GAUGUIN, Paul
(b. 1848, Paris, d. 1903, Atuona, Hiva Oa, French Polynesia)

Caribbean Woman with Sunflowers

1889
Oil on canvas, 64 x 54 cm
Private collection

In October 1889 Gauguin returned to Le Pouldu, where he stayed at the inn of Marie Henry with Meyer de Haan. Shortly after their arrival, they began to decorate the inn's dining room and this work was one of the panels Gauguin produced. It hung above the entrance doorway with a second version of Bonjour Monsieur Gauguin. The work's decorative purpose meant that Gauguin could capitalize on the heavily stylised forms, bold colours and abstract patterns which he had used in earlier works.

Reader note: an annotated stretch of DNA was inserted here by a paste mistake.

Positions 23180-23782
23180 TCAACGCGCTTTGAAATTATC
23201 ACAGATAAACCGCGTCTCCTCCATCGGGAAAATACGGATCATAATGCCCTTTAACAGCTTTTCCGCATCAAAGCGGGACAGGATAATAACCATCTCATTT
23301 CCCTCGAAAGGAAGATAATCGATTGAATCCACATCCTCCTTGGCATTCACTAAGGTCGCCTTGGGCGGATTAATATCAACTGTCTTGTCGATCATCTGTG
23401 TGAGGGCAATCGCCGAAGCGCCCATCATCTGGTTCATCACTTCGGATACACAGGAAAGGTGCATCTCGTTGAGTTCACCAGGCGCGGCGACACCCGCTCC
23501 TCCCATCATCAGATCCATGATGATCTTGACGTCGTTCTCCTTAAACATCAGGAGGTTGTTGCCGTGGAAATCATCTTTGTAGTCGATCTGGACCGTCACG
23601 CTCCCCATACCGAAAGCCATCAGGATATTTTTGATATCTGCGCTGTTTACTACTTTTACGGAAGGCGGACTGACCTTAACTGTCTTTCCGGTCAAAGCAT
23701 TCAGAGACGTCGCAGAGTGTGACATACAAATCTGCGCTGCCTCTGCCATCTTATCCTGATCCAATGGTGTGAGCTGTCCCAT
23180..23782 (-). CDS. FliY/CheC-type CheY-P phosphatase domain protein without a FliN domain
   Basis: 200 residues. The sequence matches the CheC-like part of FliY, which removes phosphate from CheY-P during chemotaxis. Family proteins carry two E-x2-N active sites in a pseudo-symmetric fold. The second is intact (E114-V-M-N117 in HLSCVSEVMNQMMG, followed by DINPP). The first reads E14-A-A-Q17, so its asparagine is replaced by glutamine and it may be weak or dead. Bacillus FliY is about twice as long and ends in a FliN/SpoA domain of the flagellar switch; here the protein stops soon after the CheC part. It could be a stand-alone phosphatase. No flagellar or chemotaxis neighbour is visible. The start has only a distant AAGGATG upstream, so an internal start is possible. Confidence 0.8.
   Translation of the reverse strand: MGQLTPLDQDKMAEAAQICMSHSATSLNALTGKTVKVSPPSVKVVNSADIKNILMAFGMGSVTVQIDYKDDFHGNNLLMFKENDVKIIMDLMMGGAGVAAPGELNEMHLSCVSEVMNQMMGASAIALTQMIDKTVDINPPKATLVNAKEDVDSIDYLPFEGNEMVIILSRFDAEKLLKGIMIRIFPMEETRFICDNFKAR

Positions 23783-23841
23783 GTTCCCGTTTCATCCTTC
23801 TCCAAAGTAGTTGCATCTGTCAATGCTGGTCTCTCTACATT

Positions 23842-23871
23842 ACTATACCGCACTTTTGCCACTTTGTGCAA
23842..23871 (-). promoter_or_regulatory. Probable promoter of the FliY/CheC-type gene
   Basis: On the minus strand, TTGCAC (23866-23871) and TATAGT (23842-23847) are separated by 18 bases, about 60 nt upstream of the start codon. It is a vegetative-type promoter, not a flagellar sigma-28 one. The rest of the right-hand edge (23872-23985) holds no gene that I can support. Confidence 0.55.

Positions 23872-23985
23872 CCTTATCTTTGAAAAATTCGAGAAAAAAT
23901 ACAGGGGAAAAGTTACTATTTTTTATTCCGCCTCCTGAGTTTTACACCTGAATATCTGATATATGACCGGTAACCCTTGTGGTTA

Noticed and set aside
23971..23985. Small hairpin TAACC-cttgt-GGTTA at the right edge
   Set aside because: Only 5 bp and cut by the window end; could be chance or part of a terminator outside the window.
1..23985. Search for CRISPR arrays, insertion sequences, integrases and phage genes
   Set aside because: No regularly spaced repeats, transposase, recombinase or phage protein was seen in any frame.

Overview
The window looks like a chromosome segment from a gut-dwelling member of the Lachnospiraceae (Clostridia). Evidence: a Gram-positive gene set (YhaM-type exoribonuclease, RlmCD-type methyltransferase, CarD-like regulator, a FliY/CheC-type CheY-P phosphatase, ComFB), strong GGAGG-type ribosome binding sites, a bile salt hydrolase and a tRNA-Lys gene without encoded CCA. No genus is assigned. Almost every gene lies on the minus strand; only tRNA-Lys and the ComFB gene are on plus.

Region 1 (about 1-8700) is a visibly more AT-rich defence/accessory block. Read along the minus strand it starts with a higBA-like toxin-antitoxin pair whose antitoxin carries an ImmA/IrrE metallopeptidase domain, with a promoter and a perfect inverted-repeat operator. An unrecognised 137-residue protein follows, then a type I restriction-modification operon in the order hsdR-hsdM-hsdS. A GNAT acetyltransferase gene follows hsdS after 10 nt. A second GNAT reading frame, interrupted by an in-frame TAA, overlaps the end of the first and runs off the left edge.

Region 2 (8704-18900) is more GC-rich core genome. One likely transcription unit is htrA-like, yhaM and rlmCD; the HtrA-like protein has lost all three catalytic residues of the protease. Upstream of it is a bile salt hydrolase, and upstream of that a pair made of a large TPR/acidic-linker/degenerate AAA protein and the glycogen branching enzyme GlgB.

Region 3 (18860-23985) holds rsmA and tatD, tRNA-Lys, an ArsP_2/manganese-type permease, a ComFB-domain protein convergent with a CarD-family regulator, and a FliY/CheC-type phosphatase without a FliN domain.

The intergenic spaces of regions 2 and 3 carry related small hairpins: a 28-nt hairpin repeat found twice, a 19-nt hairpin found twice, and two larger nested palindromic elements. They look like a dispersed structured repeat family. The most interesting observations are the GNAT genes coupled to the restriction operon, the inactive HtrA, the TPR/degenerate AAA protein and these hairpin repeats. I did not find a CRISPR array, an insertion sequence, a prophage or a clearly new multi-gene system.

The hieratic figure of the woman is a deliberate attempt to make reference to the kind of non-Western art that Gauguin had seen earlier that year at the Exposition Universelle in Paris, where he was particularly influenced by the art in the French colonial section. In fact, the pose of the woman is borrowed from a photograph of the Javanese temple at Borobudur, and was to reappear in later Tahitian works, including Ia Orana Maria which, like the Caribbean Woman with Sunflowers makes no attempt at authenticity but rather combines cultural references in the desire to evoke not so much a pantheistic vision as a deliberately 'savage' and 'primitive' flavour, which Gauguin was increasingly failing to discover in Brittany.




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